Cloning and Politics
Mon, 03 Dec 2001 22:48:34 -0600
Robert Harley wrote:
> I don't think that splitting hairs on terminology is particularly
It's right to the point. All of these words: human, embryo, etc. --- have
meanings which become ambiguous in light of technical and political change. Is
a human-animal hybrid "human?" Japan's going to blaze the trail for us on that
one. Is a pre-blastocystic human "embryo" human? If the law just says
"embryo," then what about otherwise-viable in vitro fertilizations that parents
choose not to have.
> Anyway, take for instance the Fed's definition as any
> organism, not already protected as a human subject, "that is derived
> by fertilization, parthenogenesis, cloning, or any other means from
> one or more human gametes or human diploid cells."
That definition would criminalize the very common activity mentioned above,
i.e. discarding in vitro embryos that parents choose not to implant.
> So now define "organism"... but first define "define". Maybe it
> depends on what the meaning of "is" is...
Really, this is about more than picking semantic nits. The language here has
to support both law enforcement and the reproductive (and scientific and
medical) judgement of those impacted by such law. It should be as
non-ambiguous as possible.
> >But even better: define "genetically human."
> Verily, Sirrah, methinks this herring is very reddish!
Not so much. Again, Japan's about to blaze that trail for us.
> Maybe someday people will splice glow-in-the-dark genes into their
I'd bet on that one being a very popular elective alteration in a generation or
> In any case, evolution will eventually change us unrecognizably.
Not nearly as unrecognizably as we will change ourselves by directed mutation.
> But I don't think that in my lifetime there will be much of an issue
> about what species a sort-of-human something-or-other is.
Yup, and your grampa never thought he'd see men on the moon in his lifetime,
either... Not only that, but technology-induced change is *accelerating* over
time. Get ready for future shock. The only think certain in our lifetimes is
that there will be a tremendous amount of change.
> >Does "human organism" imply "possesses all customary human rights?"
> >Is that the basic premise, that all human organisms have a right to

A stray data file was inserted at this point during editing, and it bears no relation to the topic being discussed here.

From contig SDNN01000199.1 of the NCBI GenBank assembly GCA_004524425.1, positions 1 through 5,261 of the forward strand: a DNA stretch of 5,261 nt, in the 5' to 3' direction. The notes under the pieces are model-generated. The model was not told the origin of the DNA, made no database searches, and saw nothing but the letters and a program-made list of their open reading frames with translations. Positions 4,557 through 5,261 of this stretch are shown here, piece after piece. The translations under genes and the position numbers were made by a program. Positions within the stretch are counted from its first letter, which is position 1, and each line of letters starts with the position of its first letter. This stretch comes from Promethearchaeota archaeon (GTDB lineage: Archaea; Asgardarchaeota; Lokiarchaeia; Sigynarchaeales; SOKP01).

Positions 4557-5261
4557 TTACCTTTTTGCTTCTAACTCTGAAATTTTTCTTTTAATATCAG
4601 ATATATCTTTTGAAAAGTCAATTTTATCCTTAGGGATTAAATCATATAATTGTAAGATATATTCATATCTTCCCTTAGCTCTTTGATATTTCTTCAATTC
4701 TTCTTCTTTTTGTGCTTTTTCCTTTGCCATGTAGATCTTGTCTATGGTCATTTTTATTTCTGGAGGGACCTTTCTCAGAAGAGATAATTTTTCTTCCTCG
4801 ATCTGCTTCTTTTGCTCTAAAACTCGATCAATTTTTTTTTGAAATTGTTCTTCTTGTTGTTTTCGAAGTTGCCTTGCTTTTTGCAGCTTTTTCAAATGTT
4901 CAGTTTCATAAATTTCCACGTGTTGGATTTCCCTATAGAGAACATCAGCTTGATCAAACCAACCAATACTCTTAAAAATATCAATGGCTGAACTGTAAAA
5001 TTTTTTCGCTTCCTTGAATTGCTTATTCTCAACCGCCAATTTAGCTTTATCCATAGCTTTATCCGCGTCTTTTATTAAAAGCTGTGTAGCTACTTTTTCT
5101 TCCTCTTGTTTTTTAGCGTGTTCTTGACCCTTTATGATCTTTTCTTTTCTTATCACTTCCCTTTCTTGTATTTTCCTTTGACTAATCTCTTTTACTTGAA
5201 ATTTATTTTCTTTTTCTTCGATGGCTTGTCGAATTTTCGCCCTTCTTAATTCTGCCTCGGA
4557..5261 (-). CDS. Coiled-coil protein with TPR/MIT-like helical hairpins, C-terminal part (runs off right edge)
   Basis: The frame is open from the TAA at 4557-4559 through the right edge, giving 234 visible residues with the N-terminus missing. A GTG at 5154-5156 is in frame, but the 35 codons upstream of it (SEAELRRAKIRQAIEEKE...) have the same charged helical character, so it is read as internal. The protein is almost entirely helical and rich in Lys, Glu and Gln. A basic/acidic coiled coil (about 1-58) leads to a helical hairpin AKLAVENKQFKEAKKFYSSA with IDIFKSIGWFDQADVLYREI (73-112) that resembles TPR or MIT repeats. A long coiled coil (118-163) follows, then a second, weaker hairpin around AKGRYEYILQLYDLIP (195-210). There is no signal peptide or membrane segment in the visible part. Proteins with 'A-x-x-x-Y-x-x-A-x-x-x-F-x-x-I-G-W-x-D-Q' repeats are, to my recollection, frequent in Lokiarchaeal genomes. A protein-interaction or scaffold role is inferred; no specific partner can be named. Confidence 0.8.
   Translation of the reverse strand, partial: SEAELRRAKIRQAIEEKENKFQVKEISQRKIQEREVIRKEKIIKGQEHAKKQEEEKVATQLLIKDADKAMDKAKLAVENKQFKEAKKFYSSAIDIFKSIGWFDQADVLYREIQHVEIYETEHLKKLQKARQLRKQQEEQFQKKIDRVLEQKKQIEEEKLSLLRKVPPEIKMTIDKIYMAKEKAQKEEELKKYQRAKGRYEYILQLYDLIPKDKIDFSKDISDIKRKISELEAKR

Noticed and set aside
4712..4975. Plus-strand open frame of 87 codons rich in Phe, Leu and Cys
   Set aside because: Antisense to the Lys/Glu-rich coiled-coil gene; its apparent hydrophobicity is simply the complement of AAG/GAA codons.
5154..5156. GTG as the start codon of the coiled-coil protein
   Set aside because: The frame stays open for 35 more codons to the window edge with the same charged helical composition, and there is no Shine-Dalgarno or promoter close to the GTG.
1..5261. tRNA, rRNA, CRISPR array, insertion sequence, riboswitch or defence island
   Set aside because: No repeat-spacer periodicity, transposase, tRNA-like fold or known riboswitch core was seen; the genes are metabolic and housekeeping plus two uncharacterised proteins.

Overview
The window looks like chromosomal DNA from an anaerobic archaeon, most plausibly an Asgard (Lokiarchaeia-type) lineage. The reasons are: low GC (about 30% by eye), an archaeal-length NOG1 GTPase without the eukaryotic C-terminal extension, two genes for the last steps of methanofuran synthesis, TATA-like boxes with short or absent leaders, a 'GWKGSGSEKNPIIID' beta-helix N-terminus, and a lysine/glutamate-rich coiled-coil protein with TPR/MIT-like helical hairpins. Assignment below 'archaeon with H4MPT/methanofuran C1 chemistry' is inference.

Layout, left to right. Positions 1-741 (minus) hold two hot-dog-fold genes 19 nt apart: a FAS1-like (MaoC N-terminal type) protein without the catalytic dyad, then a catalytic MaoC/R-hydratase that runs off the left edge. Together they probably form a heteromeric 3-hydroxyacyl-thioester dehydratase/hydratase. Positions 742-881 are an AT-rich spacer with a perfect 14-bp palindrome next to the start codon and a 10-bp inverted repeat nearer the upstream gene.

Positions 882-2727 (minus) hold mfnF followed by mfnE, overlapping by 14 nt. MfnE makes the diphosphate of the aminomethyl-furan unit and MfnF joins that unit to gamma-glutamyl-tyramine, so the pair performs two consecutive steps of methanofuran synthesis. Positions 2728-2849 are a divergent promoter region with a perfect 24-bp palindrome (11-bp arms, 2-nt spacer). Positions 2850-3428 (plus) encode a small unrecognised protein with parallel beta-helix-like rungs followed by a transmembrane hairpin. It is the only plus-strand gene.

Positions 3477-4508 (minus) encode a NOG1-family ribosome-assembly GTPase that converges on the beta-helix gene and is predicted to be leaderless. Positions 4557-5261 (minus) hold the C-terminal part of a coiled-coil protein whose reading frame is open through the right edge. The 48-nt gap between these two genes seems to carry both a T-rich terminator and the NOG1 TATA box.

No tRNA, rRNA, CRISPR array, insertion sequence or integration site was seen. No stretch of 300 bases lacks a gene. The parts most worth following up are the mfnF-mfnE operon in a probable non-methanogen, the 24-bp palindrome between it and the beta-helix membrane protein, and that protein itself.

> >life, etc?
> That's a completely different question. In fact it's orthogonal to
> "what is human life and what isn't" except insofar as denying that an
> organism is human in the first place makes it easy to refuse it any
In other words, it isn't orthogonal at all; the rights question is *dependent*
on the definition of human.
> To answer your question: no I don't think all human organisms have the
> same rights. E.g., I am in favour of euthanasia: someone in immense
> pain has the right to assisted death whereas others don't (NB: "life's
> a bitch" and the like don't count as immense pain :).
Really? Who are you to make that decision for someone else?
> However as a former embryo, I would protest if you claimed that they
> have no rights at all. Do you think so?
Yes, I think so. Human embryos have no rights at all --- beyond those we,
particularly the mothers, grant them. Indeed, I don't believe that *humans*
have any "natural" rights at all beyond those that are mutually exchanged.
(See previous posts on this evolving position I'm trying to take. ;-)
> Would you consider it OK to
> stroll into a fertility clinic, tip over a petri-dish full of embryos
> and squash them?
Oops, that's too bad. But wait --- there might perhaps be economic
consequences for the clinic, the parents. You might want to consider those.
> Oooh... like caviar... and they pop when you squish
> them... neat! Would that be the moral equivalent of stepping on ants?
Even less. An ant is, at least, an independent and fully functional
individual. The embryos in question are a particularly specialized form of
tumor intended to help propagate genes.
> Would their parents agree? (Now please excuse me while I go vomit).